Referring finally to FIG. 6 and FIG. 7, there is depicted a portion of a slab heat pipe in which there are two distinct outer enclosures 18. The flexible conduit 20 of FIGS. 1, 2, and 4 is replaced with hinge means 34. In such an arrangement, if the capillary arteries 26 are of a stiff tortion configuration as shown in FIG. 4, one slab can be folded and latched in place for subsequent automatic deployment when unlatched. Since the continuity of the vapor path 24 is lost, vapor arteries 36 would have to be provided to interconnect the vapor paths 24 as shown in FIG. 6 and FIG. 7. To prevent condensation within the vapor arteries 36 they would have to be surrounded with insulation 38 and of sufficient number and size to provide full vapor flow. The same configuration would, of course, work if the hinge means 34 were removed and the two slabs were physically separated.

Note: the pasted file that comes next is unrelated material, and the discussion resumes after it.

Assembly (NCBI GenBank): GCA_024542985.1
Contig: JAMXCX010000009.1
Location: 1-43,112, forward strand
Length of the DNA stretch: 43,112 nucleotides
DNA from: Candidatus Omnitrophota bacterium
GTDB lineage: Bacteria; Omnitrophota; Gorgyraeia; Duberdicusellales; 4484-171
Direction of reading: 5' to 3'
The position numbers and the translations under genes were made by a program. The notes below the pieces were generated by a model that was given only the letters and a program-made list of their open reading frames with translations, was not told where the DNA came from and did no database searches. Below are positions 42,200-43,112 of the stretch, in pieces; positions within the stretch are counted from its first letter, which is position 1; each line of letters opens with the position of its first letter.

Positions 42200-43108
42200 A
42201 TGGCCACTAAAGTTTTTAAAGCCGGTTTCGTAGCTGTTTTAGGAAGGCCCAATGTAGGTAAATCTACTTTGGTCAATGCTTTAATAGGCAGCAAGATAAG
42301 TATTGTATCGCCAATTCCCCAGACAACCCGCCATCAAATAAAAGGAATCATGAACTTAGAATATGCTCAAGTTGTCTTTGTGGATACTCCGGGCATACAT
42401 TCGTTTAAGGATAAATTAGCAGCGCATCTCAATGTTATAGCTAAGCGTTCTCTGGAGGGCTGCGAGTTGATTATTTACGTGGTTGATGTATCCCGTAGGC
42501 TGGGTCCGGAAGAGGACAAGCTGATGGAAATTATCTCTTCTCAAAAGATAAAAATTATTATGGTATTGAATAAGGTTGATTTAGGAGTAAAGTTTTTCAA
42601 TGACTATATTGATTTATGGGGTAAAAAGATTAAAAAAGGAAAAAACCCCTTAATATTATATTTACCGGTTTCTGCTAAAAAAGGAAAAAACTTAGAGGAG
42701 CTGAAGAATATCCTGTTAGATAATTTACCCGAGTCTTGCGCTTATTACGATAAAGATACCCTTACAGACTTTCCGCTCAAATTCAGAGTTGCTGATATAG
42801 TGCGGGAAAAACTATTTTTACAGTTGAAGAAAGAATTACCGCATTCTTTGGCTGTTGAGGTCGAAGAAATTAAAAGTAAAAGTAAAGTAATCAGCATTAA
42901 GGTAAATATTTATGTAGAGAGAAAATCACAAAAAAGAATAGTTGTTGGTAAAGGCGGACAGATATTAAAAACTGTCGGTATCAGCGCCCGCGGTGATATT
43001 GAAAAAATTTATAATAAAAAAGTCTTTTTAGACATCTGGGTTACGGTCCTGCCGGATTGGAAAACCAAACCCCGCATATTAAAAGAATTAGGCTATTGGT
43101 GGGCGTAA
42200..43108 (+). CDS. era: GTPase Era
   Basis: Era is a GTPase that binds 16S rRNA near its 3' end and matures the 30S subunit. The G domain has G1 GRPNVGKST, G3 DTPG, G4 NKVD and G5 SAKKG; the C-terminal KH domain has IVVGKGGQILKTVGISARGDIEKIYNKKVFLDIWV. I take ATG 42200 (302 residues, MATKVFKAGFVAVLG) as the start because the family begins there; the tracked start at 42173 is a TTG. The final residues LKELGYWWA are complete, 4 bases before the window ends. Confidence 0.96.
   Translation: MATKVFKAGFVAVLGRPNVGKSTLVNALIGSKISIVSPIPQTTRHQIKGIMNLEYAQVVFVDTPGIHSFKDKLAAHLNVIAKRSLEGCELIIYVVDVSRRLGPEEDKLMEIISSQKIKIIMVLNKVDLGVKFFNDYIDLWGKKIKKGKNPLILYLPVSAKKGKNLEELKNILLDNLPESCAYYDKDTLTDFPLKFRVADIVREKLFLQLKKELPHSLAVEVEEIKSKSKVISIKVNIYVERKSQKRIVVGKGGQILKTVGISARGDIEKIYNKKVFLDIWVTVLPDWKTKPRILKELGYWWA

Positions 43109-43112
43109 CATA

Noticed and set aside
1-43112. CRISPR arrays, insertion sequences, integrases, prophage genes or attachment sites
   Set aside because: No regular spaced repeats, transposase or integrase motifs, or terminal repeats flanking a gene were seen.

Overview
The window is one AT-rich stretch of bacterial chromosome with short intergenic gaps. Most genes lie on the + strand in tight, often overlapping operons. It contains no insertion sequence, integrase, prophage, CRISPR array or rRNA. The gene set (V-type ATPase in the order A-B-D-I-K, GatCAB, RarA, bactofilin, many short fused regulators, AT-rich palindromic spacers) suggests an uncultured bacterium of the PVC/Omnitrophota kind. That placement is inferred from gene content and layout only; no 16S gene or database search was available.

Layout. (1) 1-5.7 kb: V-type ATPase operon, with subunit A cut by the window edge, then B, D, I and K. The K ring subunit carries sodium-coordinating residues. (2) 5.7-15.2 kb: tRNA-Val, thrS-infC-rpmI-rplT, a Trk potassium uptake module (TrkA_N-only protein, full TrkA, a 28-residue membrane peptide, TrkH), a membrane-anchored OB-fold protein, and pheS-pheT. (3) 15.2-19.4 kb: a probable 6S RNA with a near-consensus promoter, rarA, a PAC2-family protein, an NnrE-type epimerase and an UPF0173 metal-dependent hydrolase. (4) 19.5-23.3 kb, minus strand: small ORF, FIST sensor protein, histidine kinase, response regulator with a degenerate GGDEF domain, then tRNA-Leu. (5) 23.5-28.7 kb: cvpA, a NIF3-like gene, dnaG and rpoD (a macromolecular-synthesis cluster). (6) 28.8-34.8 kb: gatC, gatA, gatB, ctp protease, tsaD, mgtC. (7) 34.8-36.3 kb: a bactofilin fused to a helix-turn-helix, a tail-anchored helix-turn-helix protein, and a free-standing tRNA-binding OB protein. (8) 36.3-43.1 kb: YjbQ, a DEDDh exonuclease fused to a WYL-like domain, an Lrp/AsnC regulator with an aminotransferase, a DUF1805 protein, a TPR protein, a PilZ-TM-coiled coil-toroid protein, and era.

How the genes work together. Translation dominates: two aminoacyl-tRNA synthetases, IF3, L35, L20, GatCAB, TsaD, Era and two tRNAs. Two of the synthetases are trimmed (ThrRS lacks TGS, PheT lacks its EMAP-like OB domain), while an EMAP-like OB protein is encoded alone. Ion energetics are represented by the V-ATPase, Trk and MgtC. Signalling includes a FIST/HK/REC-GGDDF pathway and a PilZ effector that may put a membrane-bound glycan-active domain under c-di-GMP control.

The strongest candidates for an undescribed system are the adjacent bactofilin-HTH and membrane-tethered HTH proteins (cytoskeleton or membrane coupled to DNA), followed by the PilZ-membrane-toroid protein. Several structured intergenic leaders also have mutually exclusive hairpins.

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|U.S. Classification||165/46, 165/96, 165/104.26|
|Cooperative Classification||F28D15/0275, F28D15/046, F28D15/0241|